This may usefully apply in situations where Australia has agreed with the host country that its own criminal jurisdiction will take priority over local jurisdiction, as is the case with the current Solomon Islands deployment. Where Australia is able to exercise jurisdiction over its civilian personnel, it may claim primary jurisdiction over an accused Australian, with the result that that person would be dealt with in the Australian criminal justice system, rather than by the local courts of the host country.

Currently, Australia is unable to exercise criminal jurisdiction in such circumstances, which may expose Australian civilian personnel to prosecution in local courts.

This regulation-making power would also enable Australia to comply with its obligations under forthcoming Air Security Officer Agreements, which generally require Australia to be able to exercise criminal jurisdiction over Air Security Officers in foreign countries.

Fourthly, the bill will extend the operation of the Act to Australians who are in a foreign country in connection with Commonwealth activities, where that foreign country has been prescribed by regulation to be a `declared foreign country'.

This enables Australian criminal jurisdiction to be extended in the absence of a relevant agreement or arrangement or in circumstances where it may be desirable to extend the operation of the Act to a broader range of Australians in the foreign country.

This may include Australian officers of international organisations, who have not been deployed by the Commonwealth, but who are working in association with Commonwealth activities.

The bill also allows Australian criminal jurisdiction to operate in part of a country only, which is desirable in situations where Australia is requested to assist in restoring stability to one part of a country or wishes to work only in a narrowly defined operational area.

Australia is involved with a number of overseas operations at this time. These deployments involve a large number of civilians.

While Australian jurisdiction over members of the Defence Force is addressed in other legislation, Australian civilian personnel, including members of the Australian Federal Police who are deployed by the Commonwealth may be vulnerable to prosecution by criminal justice systems that fall short of Australian standards.

The bill ensures that Australian civilian personnel deployed by the Commonwealth will be protected by the guarantees of the Australian judicial system.

The bill also ensures that various jurisdictional gaps over Australians serving overseas are covered.

The bill also resolves a technical problem with the current application of Australian criminal jurisdiction to persons to whom the Act applies.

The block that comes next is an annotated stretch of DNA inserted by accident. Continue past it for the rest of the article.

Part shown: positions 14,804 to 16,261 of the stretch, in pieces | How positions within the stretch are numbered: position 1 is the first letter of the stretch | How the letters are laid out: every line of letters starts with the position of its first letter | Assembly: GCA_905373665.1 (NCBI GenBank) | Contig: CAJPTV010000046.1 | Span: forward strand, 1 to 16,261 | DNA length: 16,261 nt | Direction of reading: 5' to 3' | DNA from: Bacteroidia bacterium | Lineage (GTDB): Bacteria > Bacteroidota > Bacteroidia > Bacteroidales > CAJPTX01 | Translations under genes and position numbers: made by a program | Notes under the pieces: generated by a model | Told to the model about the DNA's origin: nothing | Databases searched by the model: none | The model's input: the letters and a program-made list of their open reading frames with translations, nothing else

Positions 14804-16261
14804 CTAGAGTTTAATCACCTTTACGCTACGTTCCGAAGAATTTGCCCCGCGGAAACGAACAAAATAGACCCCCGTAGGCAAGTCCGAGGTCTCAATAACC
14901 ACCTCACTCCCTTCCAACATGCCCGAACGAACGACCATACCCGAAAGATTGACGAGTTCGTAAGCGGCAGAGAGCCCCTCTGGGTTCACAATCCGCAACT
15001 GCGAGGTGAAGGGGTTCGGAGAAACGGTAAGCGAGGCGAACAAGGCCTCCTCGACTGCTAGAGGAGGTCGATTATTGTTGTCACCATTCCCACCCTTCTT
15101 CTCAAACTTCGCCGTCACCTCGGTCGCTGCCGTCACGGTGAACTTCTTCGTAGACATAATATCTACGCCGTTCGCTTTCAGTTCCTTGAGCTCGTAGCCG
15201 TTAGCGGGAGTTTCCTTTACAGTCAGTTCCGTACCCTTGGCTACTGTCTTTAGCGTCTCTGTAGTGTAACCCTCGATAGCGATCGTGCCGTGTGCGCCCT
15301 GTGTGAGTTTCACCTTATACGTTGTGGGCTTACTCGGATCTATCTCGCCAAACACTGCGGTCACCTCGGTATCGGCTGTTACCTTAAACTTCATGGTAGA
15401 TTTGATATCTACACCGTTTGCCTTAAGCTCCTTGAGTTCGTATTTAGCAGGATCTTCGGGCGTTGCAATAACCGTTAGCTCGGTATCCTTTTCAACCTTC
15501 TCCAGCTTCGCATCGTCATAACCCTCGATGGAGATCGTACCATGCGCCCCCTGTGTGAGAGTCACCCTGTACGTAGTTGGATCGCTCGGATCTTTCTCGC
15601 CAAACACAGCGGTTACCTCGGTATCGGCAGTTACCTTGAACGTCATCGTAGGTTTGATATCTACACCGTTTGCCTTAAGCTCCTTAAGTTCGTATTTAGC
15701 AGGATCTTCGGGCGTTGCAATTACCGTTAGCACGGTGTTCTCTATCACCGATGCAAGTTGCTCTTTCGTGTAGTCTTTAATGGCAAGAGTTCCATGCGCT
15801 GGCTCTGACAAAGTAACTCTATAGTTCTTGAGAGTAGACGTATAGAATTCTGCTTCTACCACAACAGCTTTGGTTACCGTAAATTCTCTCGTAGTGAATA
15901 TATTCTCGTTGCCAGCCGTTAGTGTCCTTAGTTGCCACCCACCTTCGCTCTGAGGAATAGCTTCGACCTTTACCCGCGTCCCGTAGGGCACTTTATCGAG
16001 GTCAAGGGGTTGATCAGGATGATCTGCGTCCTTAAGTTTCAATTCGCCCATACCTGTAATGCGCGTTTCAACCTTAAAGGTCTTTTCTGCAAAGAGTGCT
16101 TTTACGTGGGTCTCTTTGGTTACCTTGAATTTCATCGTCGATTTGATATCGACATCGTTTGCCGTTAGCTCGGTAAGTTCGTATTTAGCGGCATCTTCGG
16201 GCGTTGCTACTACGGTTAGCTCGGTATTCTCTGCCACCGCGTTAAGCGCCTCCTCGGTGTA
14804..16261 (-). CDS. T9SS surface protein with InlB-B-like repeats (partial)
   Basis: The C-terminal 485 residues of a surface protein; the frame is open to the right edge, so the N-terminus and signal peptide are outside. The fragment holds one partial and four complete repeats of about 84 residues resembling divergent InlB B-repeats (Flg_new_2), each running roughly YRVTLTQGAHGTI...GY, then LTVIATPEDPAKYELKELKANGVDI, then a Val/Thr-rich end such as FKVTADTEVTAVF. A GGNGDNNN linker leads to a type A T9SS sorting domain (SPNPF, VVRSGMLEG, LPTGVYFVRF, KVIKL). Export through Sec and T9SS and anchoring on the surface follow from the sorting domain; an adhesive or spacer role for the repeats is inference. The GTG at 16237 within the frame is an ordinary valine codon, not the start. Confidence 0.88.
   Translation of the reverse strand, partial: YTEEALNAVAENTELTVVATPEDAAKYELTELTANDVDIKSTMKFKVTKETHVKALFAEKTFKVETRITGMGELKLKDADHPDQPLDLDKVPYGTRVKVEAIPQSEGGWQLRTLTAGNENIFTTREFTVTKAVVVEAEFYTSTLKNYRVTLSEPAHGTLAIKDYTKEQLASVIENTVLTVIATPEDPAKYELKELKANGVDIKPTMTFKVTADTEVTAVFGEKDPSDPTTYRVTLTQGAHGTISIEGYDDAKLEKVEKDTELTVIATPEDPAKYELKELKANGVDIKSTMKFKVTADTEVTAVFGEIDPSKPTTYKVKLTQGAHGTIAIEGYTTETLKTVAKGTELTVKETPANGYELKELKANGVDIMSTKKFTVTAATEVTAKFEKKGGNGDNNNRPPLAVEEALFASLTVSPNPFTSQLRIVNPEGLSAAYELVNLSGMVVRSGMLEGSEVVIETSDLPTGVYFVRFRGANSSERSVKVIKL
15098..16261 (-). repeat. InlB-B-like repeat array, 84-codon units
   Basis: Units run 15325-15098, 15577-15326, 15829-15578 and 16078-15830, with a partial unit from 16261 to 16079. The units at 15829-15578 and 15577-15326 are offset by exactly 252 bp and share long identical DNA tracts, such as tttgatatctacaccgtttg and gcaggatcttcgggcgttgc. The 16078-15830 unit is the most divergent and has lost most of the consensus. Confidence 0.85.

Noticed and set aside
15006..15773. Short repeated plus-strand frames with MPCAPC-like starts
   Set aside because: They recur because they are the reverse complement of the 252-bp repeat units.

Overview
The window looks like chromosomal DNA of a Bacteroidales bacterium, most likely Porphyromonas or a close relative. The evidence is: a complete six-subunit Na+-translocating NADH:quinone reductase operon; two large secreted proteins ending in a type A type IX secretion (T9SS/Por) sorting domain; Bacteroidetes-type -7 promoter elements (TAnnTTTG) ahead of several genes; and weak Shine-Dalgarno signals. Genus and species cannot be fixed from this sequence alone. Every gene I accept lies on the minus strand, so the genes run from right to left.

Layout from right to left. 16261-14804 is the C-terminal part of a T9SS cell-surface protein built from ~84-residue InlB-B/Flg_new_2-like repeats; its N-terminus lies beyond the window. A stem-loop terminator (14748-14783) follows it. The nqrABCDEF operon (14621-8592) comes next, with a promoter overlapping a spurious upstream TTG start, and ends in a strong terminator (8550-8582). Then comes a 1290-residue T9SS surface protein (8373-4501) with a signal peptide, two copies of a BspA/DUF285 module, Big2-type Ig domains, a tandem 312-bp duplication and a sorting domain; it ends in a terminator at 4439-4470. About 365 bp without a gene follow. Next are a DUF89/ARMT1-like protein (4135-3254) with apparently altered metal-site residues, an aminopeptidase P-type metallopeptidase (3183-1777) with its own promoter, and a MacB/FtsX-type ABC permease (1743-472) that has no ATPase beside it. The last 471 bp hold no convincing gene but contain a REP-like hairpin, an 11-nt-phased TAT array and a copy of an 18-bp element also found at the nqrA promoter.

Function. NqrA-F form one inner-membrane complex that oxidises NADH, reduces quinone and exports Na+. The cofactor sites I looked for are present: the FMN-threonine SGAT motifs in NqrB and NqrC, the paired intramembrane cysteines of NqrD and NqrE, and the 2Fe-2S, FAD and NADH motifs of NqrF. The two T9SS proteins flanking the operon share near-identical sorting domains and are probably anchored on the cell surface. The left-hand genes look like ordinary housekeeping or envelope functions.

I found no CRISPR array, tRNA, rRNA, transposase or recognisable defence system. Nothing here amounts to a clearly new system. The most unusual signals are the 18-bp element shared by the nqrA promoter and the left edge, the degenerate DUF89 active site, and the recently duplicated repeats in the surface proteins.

The bill applies the substantive criminal law of the Jervis Bay Territory extraterritorially, which is the same approach as that adopted by the Crimes at Sea Act 2000.

The bill also allows regulations to be made with retrospective application to 1 July 2003 for three months following Royal Assent where those regulations prescribe a country to be a declared foreign country for the purposes of the Act.

This is to enable regulations to be made declaring Iraq and Solomon Islands to be declared foreign countries for the purposes of the Act with retrospective effect to 1 July 2003.

The extension of Australian criminal jurisdiction retrospectively—to 1 July 2003—over Australian civilians deployed to Iraq and Solomon Islands ensures that those civilians will be protected by the extension of Australian criminal jurisdiction over offences committed since 1 July 2003.

On 26 June 2003, I released a joint media statement with the Minister for Justice and Customs and the Minister for Foreign Affairs, stating that Australian criminal jurisdiction would be extended to Australian civilians serving in Iraq from 1 July 2003. The extension of Australian criminal jurisdiction, particularly to those personnel in Iraq and Solomon Islands will ensure that Australia is in the best position to protect Australians deployed to these countries. These amendments aim to ensure that in situations where Australian civilians may face prosecution for acts committed while they were on operations overseas, they face prosecution in Australian courts, under Australian criminal jurisdiction.

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TAXATION LAWS AMENDMENT BILL (No. 8) 2003

This bill makes amendments to the income tax law and other laws to give effect to several taxation measures.

Schedule 1 to this bill amends the imputation rules in the Income Tax Assessment Act 1936 and Income Tax Assessment Act 1997 to ensure non-share dividends can be franked in the manner intended by Parliament. The amendments will ensure that entities can take into account expected profits when calculating if sufficient profits are available to frank a non-share dividend.